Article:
A sideways look at economics
The couple of days after returning home from a business trip always feel similar. Home is where you let things slide, while the fight-or-flight hormones drain out of your body. Home is where you flop and wallow, where you can be listless and without drive. Where you can be fallow. And that is just what you need.
I know this, but it still surprises me every time it happens. Returning in December from a hectic week on the east coast of the US to temporary isolation in a damp, dark, cold Oxford, I spent a few days functioning at around 60% of my most productive self. I felt hung over. Partly it was the jetlag – the return leg across the Atlantic is always brutal, and this time we chose a day flight, which I think was a mistake. Better to lose a night than a day.
But mostly it was the transition from high-intensity to low-intensity life. The week in the US was back-to-back meetings with our clients there, involving high stakes for our business, running on coffee and adrenaline. The week back home was sitting in my home office watching the rain, reading, listening to music (the White Stripes, I remember, singing “When you’re helpless with no-one to turn to alone in your room”, which fitted my state of mind with uncanny accuracy).
The week in the States was full of purpose and agency. The week after was about letting things happen to me, and quietly observing while they did. I went into a sog, as my mum used to put it when I was a boy.
At the same time, there was always a gentle pull on the line that would eventually get me out of the sog. That pull came from Emma, my wife, who needed me to be present with her at least some of the time. And it came from my colleagues too, who needed me to apply my mind to work. I didn’t need to be 100%: 60% would do for a few days, but I could feel that would gradually need to increase. The most difficult returns are when 100% is needed right away – then you can feel the wear and tear. Metal grinding on metal, without the necessary oil. It can be done, but there will be a price later.
This time, which is the more usual way, thankfully, I was able to run at 60% for a while. I could fall back and wait while my unconscious got on with doing the things my mind and body needed. I could dream and idle and let my mind wander. I could allow hours to pass without pressing. It’s wonderful, in a way. I felt low and slow, but I recognised that, underneath, there were essential processes going on. I needed to let them happen.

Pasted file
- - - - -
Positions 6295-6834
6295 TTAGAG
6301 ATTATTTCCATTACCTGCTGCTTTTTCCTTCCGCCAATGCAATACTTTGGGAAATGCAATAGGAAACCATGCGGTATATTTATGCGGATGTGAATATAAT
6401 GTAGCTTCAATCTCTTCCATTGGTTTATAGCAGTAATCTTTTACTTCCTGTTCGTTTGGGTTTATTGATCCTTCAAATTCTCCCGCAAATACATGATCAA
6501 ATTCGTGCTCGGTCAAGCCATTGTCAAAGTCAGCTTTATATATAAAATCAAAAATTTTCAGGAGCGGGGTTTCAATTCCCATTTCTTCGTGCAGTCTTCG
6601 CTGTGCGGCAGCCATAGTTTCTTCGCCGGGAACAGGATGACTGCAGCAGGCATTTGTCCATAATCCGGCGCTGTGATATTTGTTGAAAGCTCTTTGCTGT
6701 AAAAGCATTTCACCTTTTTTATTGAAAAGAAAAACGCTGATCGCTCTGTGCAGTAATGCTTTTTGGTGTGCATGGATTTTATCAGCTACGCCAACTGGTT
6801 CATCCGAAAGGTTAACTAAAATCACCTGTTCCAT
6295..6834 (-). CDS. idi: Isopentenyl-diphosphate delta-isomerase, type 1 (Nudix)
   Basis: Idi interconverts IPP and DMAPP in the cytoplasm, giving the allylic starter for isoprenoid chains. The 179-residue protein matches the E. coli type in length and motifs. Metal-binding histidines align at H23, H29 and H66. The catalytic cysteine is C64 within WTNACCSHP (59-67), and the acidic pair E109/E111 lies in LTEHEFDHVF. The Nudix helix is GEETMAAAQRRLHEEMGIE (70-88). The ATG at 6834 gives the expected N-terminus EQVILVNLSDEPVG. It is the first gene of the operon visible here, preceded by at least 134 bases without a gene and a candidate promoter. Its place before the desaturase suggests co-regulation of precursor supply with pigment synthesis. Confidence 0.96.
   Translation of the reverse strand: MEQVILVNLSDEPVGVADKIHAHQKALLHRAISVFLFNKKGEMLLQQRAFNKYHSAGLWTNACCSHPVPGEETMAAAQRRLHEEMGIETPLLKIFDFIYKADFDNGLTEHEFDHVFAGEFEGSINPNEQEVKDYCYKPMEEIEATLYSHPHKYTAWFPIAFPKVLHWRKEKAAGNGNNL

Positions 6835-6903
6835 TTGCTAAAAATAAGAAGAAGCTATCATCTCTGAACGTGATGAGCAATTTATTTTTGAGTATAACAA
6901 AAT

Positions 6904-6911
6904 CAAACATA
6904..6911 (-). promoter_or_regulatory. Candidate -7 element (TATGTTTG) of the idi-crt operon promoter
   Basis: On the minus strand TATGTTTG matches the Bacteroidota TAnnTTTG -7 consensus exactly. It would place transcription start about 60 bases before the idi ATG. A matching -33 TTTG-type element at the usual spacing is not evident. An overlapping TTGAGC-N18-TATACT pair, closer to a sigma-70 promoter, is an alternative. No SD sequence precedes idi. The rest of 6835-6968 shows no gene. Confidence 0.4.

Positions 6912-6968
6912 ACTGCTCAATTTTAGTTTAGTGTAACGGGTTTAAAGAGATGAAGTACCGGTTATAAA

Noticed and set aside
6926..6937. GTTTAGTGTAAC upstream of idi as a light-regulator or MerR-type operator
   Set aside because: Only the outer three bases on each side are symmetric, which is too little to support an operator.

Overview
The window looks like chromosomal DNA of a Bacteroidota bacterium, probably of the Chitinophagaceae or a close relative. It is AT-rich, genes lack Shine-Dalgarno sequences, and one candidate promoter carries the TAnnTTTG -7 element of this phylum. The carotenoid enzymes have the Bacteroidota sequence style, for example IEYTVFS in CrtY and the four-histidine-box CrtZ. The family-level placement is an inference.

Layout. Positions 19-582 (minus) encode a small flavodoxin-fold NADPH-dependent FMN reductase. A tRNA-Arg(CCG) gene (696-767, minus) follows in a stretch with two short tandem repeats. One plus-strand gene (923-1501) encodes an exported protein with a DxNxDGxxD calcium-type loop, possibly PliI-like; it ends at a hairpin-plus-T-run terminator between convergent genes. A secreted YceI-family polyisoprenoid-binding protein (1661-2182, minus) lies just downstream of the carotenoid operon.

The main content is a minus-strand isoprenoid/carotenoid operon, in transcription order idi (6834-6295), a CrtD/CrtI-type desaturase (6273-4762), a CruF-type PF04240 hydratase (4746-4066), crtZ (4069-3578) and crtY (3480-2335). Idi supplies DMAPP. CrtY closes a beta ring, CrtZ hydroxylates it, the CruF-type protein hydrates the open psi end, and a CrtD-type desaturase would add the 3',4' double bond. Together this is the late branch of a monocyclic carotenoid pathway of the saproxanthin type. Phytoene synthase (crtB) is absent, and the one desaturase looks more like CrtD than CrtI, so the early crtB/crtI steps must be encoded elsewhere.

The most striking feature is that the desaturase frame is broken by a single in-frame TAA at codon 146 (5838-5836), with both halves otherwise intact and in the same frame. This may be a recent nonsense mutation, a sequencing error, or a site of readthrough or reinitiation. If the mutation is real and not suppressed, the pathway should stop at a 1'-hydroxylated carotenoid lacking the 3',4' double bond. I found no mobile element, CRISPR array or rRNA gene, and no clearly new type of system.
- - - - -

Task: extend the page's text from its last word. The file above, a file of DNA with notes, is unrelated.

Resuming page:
Something similar applies in the natural world at this time of year. The weather in England this January is cool and grey, day after day like that. The buds are not yet evident unless you look closely, the snowdrops are green but mostly not yet in flower. Everything feels as though it is on hold, but underneath there is activity, largely hidden from us for now. And because the normal routines of travelling to and from work have not yet been restored, thanks to Omicron, I am more than usually aware how short the days still are and how dim the light even at midday. We have not yet entered the steep part of the curve when the days lengthen quickly, but that change is imminent.
And the same applies to the economy. After the convulsions of the last two years, the exceptionally high intensity of the biggest recession of all time followed by the swiftest recovery, overlaid with the human impact of the pandemic, the economy is now, as it were, taking a breath. The intensity level has dropped. It appears grey and quiet and still. And that is probably what we all need: essential regenerative processes are underway even if we can’t see them.
Sometimes it’s OK to feel low and slow and sleepy. More: it’s essential. The pull on the line will do its work in due course. In a month or so we’ll be back to normal intensity. And then the whole cycle will repeat, as regular as the seasons, COVID permitting. It’s winter now, but soon it will be spring.